Ecologists have turned a four-million-tonne pile of spoil from the Channel Tunnel into a grassland which they hope will become an important conservation area.
The idea, to build a big platform at the bottom of Shakespeare cliff in Dover, protected by a sea wall, was chosen from 70 suggestions about what could be done with the diggings from the tunnel. Ecologists are trying to mimic vanishing chalk grassland such as that found on the North and South Downs.
Jonathan Mitchley, lecturer in ecology at Wye College, said that scientists are nurturing the grassland over several years, as a compromise between leaving the spoil to natural processes and responding to planners' desires for an immediately beautiful landscape.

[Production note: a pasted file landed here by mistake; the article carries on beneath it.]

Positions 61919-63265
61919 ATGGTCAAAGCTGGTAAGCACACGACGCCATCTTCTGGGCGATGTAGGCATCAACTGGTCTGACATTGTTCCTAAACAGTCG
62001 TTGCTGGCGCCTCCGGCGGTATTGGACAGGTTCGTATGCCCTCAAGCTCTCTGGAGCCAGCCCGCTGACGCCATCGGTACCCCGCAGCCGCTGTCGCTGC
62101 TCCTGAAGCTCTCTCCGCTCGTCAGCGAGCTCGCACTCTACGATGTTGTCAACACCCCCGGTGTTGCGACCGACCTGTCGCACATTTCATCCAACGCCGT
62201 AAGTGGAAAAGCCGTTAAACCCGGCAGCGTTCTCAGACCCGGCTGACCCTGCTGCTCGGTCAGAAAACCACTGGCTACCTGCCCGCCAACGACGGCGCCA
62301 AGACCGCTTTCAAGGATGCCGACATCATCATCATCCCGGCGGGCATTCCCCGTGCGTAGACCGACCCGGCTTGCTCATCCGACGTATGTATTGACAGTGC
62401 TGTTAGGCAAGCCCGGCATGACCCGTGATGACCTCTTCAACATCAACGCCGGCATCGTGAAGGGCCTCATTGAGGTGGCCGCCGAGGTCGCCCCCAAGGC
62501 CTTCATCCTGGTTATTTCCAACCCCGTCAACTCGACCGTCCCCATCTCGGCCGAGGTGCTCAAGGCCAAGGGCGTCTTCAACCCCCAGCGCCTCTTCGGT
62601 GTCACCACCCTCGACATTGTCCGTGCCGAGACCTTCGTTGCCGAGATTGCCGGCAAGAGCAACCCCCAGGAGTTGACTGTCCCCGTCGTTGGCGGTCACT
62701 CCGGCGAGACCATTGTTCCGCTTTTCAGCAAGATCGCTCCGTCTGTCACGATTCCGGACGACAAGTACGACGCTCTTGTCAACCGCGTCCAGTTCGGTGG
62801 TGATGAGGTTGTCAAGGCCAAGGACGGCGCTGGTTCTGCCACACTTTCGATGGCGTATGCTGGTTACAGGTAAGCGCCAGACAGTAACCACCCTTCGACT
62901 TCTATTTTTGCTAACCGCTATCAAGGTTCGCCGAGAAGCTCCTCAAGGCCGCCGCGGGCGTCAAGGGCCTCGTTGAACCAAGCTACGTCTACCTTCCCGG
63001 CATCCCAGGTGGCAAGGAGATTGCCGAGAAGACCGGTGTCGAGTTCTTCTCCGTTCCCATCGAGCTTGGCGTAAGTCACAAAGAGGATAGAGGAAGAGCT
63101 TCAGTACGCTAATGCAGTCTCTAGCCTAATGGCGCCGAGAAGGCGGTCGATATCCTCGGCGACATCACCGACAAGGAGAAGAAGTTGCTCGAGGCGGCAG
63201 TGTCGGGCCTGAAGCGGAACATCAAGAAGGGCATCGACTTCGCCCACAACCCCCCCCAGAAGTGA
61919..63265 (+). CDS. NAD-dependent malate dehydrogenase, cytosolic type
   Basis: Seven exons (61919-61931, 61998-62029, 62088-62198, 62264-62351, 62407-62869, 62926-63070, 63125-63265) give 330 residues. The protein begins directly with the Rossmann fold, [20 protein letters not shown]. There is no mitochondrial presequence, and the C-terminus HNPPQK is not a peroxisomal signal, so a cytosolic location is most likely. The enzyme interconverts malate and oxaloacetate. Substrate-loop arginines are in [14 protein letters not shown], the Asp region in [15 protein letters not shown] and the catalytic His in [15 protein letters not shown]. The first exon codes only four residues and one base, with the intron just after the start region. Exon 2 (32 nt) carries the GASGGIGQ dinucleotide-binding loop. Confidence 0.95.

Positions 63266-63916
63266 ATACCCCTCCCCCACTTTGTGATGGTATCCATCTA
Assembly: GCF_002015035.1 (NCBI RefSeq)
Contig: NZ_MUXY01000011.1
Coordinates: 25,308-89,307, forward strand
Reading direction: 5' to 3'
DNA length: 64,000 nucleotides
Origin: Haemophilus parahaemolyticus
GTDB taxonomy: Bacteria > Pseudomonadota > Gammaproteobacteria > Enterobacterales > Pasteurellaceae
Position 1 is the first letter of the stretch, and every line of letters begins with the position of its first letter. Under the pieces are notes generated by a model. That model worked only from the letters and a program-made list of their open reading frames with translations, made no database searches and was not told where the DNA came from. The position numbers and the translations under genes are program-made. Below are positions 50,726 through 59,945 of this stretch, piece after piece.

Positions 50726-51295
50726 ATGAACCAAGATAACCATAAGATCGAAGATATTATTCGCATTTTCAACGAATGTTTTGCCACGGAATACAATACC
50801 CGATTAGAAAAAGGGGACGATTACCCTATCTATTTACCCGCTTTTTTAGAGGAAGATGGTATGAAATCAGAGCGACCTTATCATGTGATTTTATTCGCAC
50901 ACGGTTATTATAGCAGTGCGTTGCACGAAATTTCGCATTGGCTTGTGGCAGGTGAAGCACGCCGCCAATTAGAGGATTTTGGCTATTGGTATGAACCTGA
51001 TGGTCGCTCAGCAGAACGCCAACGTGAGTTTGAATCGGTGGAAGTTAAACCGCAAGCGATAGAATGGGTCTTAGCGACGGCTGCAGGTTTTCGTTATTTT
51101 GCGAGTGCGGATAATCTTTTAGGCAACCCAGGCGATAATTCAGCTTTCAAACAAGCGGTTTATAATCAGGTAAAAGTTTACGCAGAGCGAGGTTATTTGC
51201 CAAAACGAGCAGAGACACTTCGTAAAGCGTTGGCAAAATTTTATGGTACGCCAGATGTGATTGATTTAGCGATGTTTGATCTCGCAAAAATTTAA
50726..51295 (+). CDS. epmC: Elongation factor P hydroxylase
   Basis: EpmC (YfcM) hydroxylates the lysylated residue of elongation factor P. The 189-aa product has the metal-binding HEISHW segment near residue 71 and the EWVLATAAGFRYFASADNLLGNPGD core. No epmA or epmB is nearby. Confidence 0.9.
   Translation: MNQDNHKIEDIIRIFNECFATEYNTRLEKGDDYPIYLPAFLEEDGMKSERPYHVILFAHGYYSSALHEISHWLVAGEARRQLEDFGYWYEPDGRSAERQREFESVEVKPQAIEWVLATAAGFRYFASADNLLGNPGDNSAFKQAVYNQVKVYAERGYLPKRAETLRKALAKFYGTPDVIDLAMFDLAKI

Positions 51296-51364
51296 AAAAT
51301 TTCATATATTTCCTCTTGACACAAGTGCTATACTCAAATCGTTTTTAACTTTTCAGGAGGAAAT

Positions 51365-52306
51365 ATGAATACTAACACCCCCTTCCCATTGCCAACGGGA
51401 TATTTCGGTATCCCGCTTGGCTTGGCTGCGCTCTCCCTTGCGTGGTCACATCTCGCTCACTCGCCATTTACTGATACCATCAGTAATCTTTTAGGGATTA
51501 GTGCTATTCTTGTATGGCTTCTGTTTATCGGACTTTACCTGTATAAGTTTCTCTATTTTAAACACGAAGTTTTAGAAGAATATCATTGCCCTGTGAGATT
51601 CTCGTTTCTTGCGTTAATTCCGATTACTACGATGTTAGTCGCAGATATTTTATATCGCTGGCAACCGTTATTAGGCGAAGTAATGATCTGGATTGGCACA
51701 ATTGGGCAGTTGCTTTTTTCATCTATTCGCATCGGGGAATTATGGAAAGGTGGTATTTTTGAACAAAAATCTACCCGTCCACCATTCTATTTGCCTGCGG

"A chalk grassland is very species rich," he said. "It is an ancient vegetation which is maintained by grazing. It has declined because sheep have been moved onto improved land and also because of development."
The platform, named Samphire Ho, has been landscaped into hills, valleys and wetlands and sown with a mixture of wild flowers. Butterflies and beetles have already started to move in, says Dr Mitchley.